A related narrative, which us middle and lower class members tend to ignore, is that "might makes right." It seems so undemocratic, so plutocratic that it is off our radar. However, the very rich and powerful feel and act this way. For example, we can see from how the oil and gas industry has insisted with the Trump Administration for rollbacks on more than 80 environmental regulations so that they can sell more fuels, to the detriment of Americans’ health in the form of greater air pollution. They push for these changes because they can, and we have a President who thinks the same way. No moral problem! The fact is that we have let our economic elites build up enormous lobbying and political power. Bullies follow their interests, not the collective good. The delayed perception of the danger of the Coronavirus is related to powerful persons feeling that they have the right to divulge any story in their interests. Larry Kudlow, White House National Economic Council Director, comments on TV, February 25 that, “America has contained this (the Coronavirus), pretty close to airtight." The problem is that he probably believed it!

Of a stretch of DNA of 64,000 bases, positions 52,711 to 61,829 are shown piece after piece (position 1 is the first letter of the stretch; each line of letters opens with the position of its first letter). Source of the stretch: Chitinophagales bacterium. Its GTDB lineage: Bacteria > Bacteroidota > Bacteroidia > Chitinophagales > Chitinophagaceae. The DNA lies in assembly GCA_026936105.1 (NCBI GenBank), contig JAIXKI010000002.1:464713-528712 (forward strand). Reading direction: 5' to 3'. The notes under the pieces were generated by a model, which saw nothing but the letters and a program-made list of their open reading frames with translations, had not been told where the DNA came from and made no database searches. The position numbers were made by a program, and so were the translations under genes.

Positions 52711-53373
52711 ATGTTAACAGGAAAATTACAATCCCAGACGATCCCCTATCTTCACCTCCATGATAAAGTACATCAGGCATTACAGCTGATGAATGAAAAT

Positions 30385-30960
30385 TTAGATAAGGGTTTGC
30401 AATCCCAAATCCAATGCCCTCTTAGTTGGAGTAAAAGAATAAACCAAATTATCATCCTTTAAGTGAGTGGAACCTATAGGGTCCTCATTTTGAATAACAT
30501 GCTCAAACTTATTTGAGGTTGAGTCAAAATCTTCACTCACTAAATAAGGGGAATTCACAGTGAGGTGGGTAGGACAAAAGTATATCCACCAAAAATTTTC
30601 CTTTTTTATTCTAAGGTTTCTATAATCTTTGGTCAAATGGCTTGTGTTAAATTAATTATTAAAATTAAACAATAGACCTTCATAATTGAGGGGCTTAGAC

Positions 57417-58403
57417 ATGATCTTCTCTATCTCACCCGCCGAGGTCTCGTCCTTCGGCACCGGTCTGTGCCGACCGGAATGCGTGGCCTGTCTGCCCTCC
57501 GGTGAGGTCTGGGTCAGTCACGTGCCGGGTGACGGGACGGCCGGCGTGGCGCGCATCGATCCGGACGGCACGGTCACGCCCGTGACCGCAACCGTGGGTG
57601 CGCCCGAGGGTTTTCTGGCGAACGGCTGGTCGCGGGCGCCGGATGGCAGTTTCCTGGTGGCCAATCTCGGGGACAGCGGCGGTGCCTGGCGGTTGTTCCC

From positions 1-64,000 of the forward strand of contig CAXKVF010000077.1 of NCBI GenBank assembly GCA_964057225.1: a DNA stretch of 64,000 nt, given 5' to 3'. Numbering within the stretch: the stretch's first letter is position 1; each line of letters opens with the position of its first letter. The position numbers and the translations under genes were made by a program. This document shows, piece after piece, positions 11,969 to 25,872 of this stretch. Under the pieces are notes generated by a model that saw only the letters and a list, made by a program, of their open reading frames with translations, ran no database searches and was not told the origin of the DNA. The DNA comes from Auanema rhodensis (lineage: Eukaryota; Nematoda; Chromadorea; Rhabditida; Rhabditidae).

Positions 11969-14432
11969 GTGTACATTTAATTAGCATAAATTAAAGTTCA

Another example of “might makes right” is provided by the history of controlling the US tobacco industry. From the clear evidence of the link between smoking and cancer, it took thirty years before cigarette sales started to decline. Might-makes-right adversaries are very stubborn; in our climate situation, thirty years delay would be an utter failure.
And we have the story, “If other people do it, that means it’s right.” This is a heuristic most of us use to determine what to do, think, say, and buy: the principle of social proof. To learn what is correct, we look at what other people are doing (Henderson 2017). A related form is “Don't rock the boat,"; and perhaps the most insidious is the idea of “Business as Usual.” However, social proof is a shortcut to decide how to act. It protects us from asking the essential question if there exists some phenomenon that could change the situation. And if so, should we be taking action on it, and not follow the crowd? Climate warming certainly fits the case. Delaying on Coronavirus crisis also has had its costs.